Honey and cinnamon are two ingredients that taste awesome together, and can really add to some pretty amazing foods. Think of granola, a moist spice bread or even a spread for toast in the morning alongside a cup of apple cider. The thought of these things just warms the soul.
What if we told you that honey and cinnamon are not just delicious together, but the combination provides amazing benefits to your health as well?
It’s true. For thousands of years, people have used these two ingredients to cure several health ailments. In fact traditional Chinese medicine practices used cinnamon as a way to correct temperature imbalances caused by sickness or infection. Honey has been seen my TCM as a way to dispel pathogenic heat, clear away toxins, relieve pain and combat dehydration, among other things.
To better understand what makes these two so special, let’s discuss the two separately
How it’s made:
Honey isn’t just that thing that we buy in a bear or hive-shaped container. It actually comes from an amazing process that gives it its healing properties.
Worker bees collect nectar from the very healthiest flowers, then fill a sac in their stomachs with that nectar and bring it back to the hive. At the hive, another worker bee ingests that nectar, and the enzymes inside its body break down the sugars. The digested nectar is then placed in the segments of the honeycomb. The digested nectar is then turned into the delicious, sticky honey we love after the bees gather together and flap their wings, evaporating all the water away.
What it contains/health benefits?
1. Simple carbohydrates for quick energy
While you generally want to get your carbs in the form of complex carbohydrates so you have sustained energy, there are times when simple carbs, particularly healthy ones like those contained in honey, are important. Take for example when you need a quick burst for a race you’re running, or if you’re low on energy at work, and need a pick-me up that isn’t in the form of a candy bar of energy drink.
Honey offers simple carbohydrates in the form or natural sugars derived from plants that is quickly digestible, providing energy ready to use when you need it.
2. Plant compounds full of antioxidants
Due to the fact that bees get the nectar from plants, naturally many of the antioxidants that are in those plants seep into the nectar, and eventually to the honey. Antioxidants are key in ridding the body of free radicals that damage cells and can lead to diseases throughout the body, including cancer.
Antioxidants have also been linked to reduced risk of heart attacks, strokes and some types of cancer, as well as eye health, according to research. And if you want your honey to contain more antioxidants, and therefore more illness-fighting capabilities, scientists say that the darker the better.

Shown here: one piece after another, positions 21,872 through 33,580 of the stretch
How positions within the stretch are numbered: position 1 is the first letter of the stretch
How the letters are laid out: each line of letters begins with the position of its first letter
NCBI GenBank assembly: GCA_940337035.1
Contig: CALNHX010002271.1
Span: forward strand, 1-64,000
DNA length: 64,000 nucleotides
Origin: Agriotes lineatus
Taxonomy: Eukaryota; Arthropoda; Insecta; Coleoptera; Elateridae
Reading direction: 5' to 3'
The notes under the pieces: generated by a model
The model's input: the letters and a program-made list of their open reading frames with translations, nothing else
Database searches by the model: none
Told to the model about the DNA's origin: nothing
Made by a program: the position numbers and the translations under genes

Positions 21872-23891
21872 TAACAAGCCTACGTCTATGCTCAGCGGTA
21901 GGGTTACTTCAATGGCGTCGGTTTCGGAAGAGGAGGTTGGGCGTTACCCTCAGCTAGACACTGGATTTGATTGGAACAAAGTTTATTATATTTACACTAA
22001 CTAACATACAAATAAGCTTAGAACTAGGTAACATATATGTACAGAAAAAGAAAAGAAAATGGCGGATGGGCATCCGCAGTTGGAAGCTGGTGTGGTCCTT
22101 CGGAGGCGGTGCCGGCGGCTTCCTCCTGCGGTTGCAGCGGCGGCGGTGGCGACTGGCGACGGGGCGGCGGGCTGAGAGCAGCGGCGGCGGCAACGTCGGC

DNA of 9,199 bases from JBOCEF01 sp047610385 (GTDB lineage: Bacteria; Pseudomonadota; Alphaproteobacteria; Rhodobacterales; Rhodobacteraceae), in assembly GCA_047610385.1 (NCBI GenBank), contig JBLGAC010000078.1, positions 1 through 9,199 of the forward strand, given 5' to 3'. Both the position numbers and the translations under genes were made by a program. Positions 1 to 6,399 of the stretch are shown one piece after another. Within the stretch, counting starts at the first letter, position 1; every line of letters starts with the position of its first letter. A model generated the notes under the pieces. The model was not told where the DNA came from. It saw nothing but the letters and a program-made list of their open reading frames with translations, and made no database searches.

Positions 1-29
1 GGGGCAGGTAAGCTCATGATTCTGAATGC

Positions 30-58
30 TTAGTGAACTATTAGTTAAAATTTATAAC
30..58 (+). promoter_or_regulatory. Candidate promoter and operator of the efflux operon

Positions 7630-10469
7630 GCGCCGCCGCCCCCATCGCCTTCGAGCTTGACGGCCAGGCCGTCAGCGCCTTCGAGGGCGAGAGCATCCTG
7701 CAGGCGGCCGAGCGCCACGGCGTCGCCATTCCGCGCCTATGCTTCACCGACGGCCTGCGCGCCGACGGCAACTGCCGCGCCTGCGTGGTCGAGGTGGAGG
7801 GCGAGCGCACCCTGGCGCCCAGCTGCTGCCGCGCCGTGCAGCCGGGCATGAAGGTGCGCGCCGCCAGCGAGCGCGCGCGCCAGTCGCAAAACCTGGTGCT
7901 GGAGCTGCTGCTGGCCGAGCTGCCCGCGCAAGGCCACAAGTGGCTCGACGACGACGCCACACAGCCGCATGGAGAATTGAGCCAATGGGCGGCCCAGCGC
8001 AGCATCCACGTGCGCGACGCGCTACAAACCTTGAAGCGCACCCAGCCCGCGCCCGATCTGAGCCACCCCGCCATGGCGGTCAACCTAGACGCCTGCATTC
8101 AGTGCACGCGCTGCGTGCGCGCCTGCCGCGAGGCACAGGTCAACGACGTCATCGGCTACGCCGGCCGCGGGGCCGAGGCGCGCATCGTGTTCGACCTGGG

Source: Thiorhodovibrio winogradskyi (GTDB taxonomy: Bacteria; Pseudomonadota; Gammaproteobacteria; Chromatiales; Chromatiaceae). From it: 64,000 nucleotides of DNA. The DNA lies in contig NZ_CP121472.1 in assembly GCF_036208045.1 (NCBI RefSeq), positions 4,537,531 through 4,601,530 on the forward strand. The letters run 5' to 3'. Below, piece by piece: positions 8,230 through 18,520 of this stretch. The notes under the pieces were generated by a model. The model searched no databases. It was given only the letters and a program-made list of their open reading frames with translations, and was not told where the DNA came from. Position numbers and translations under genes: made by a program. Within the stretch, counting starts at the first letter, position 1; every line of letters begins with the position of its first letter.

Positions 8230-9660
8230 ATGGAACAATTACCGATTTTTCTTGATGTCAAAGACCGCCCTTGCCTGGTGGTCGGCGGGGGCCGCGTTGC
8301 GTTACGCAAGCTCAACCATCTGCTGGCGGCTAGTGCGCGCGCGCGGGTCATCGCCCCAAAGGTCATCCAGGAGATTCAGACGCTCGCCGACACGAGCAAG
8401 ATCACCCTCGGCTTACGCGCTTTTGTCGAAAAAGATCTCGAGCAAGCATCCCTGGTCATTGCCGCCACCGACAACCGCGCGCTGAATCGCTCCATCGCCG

3. Antimicrobial and anti-inflammatory properties to help relieve coughs
Honey has long been used as a cough remedy, and due to this, is a main ingredient in many cough drops. Doctors (and your grandma) may even prescribe honey mixed with warm lemon juice when faced with a sore throat or cough.
As it turns out, honey may actually be the only ingredient needed due to its antimicrobial and anti-inflammatory properties. In fact a study published in the Journal of Family Practice found that buckwheat honey reduced cough severity and sleep in children — and consequently, their parents.
What it is/health benefits
Cinnamon is a spice that comes from the inner bark of several tree species from the genus Cinnamomum, and is used to spice up anything from cookies, to cakes, and even spaghetti sauce. Oh, and who can forget cinnamon rolls?
This popular spice has many benefits including the following:
1. Polyphenols to keep blood sugar and energy levels stable
While cinnamon may not give you the energy boost like honey does, its polyphenol antioxidants can help to stabilize your energy levels, also preventing the sugar spike-turned crash that happens after consuming sugary products — yes, even honey.
And because of its ability to stabilize blood sugar, this makes cinnamon a good option for individuals with type 2 diabetes. In fact, a meta-analysis of several studies on the subject found that cinnamon intake lowers fasting blood glucose.
2. Antioxidants for disease prevention
Much like honey, cinnamon has those all-important antioxidants that free the body of free radicals. Cinnamon specifically has polyphenols, and it is these powerful antioxidants that caused it to come out on top against 26 spices in a study conducted at the The University of Hong Kong. In the study, cinnamon even beat out “superfoods” like garlic and oregano.
3. Anti Inflammatory properties that also aid in disease prevention
Inflammation has many times over been linked to the cause and even sustainability of many diseases including rheumatoid arthritis, asthma, tuberculosis, periodontitis, ulcerative colitis and Crohn’s disease and sinusitis, among others. Cinnamon has been found to have anti inflammatory properties that help prevent diseases like these.
4. Cinnamaldehyde to help fight bacterial and fungal infections
“A spoonful of cinnamon helps the infections go down” — sung to your favorite Mary Poppins tune. While this may not be entirely true, nor recommended (as seen by the recent cinnamon challenge), cinnamaldehyde, one of the main active components of cinnamon, may help fight various kinds of infection.
Cinnamon oil, specifically, has been shown to positively treat respiratory tract infections caused by fungi, and and can also slow or entirely stop the growth of certain bacterium, like Listeria and Salmonella.
Together, honey and cinnamon are unstoppable
Now that you know the amazing properties and capabilities of honey and cinnamon separately, mixing the two — even daily — could very well lead to some great things. You’ll be an energetic person (tastefully) eating her way to a healthful life.